Skip to main content
U.S. flag

An official website of the United States government

Dot gov

The .gov means it’s official.
Federal government websites often end in .gov or .mil. Before sharing sensitive information, make sure you’re on a federal government site.


The site is secure.
The https:// ensures that you are connecting to the official website and that any information you provide is encrypted and transmitted securely.

Memphis Man Pleads Guilty to Calling-in a Bomb Threat and Being a Felon in Possession of a Firearm

March 08, 2022

From the U.S. Attorney’s Office, Western District of Tennessee:

Memphis, TN- Christopher Cobb, 33, pled guilty to communicating a threat against a federal agency and being a felon in possession of a firearm. Joseph C. Murphy Jr., United States Attorney, announced the guilty plea today.

According to information presented in court, on the afternoon of April 22, 2021, Christopher Cobb called the United States Social Security Administration (“SSA”) office in Memphis, Tennessee to inquire about the status of his claim. Cobb became irate when the official informed him that his claim had been denied and he would need to file an appeal. The call was terminated by the SSA when Cobb began irate and began using profanity. Several minutes later, Cobb called back and threatened to “blow up” the social security building the next day.

A search of the defendant’s home revealed a M-1 rifle and ammunition. After being advised of and waiving his Miranda rights, Cobb admitted to making the threat and to also possessing the M-1 rifle and ammunition.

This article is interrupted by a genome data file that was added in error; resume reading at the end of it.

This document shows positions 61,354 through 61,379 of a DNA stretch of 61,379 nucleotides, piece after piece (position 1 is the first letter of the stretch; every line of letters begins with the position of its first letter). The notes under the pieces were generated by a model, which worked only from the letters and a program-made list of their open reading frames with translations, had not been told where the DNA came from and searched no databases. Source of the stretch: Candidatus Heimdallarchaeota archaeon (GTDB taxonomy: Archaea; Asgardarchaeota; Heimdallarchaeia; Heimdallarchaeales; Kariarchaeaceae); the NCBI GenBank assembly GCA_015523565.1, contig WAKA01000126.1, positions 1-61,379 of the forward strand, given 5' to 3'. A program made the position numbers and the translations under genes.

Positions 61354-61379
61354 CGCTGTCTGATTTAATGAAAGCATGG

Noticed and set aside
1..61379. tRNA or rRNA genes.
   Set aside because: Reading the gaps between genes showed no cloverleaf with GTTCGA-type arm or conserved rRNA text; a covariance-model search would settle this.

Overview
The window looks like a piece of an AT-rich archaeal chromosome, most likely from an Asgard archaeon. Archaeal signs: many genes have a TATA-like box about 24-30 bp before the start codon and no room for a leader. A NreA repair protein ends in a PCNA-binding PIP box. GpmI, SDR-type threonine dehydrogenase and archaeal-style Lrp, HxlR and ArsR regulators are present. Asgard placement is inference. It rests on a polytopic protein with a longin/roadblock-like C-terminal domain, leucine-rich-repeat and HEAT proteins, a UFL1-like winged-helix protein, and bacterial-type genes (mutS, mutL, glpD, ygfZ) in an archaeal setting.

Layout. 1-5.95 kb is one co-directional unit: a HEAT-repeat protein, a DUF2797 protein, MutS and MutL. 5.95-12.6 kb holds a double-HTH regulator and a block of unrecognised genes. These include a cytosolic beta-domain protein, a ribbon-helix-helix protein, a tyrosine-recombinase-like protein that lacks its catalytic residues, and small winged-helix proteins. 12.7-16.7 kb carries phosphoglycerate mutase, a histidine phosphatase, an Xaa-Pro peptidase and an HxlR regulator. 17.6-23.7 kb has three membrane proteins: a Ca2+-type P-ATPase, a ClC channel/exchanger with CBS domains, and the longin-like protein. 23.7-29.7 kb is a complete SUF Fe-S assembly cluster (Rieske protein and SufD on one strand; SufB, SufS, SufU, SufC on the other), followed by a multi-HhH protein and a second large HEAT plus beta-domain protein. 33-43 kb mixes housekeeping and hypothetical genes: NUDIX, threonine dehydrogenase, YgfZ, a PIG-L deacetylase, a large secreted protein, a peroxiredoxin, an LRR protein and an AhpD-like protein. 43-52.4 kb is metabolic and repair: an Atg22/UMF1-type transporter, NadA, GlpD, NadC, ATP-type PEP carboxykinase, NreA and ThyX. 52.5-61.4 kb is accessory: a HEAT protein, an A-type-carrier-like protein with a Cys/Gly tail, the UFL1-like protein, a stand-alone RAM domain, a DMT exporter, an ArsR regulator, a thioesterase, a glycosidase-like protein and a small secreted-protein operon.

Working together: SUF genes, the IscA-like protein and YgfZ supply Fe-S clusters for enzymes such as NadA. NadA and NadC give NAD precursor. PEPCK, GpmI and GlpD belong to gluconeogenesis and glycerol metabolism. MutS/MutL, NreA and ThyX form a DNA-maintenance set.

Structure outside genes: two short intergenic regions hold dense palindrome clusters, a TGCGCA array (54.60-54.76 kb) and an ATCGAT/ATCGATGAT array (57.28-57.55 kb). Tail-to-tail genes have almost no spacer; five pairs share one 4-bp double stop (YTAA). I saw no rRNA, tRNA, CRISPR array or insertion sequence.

Cobb was previously convicted for aggravated assault, convicted felon in possession of a firearm, failure to appear in a felony case and robbery. As a result of his prior felony convictions, Cobb is prohibited by federal law from possessing firearms and ammunition.

On March 2, 2022, Cobb pled guilty to communicating a threat and to being a felon in possession of a firearm. Sentencing is set for June 9, 2022, before United States District Judge Thomas L. Parker where he faces up to ten years in federal prison. There is no parole in the federal system.

“The safety of our citizens and communities is a top priority of HSI and threats against government facilities must be taken seriously,” said HSI Nashville Special Agent in Charge Jerry C. Templet, Jr. “The investigative efforts of our agents in this case, working with their law enforcement partners, resulted in a guilty plea by this convicted felon and seizure of his illegally possessed firearms and ammunition.”

This case was investigated by the Social Security Administration Office of the Inspector General and Homeland Security Investigations.

Assistant United States Attorneys Greg Wagner and Steven Hall are prosecuting this case on behalf of the government.

Looking for U.S. government information and services?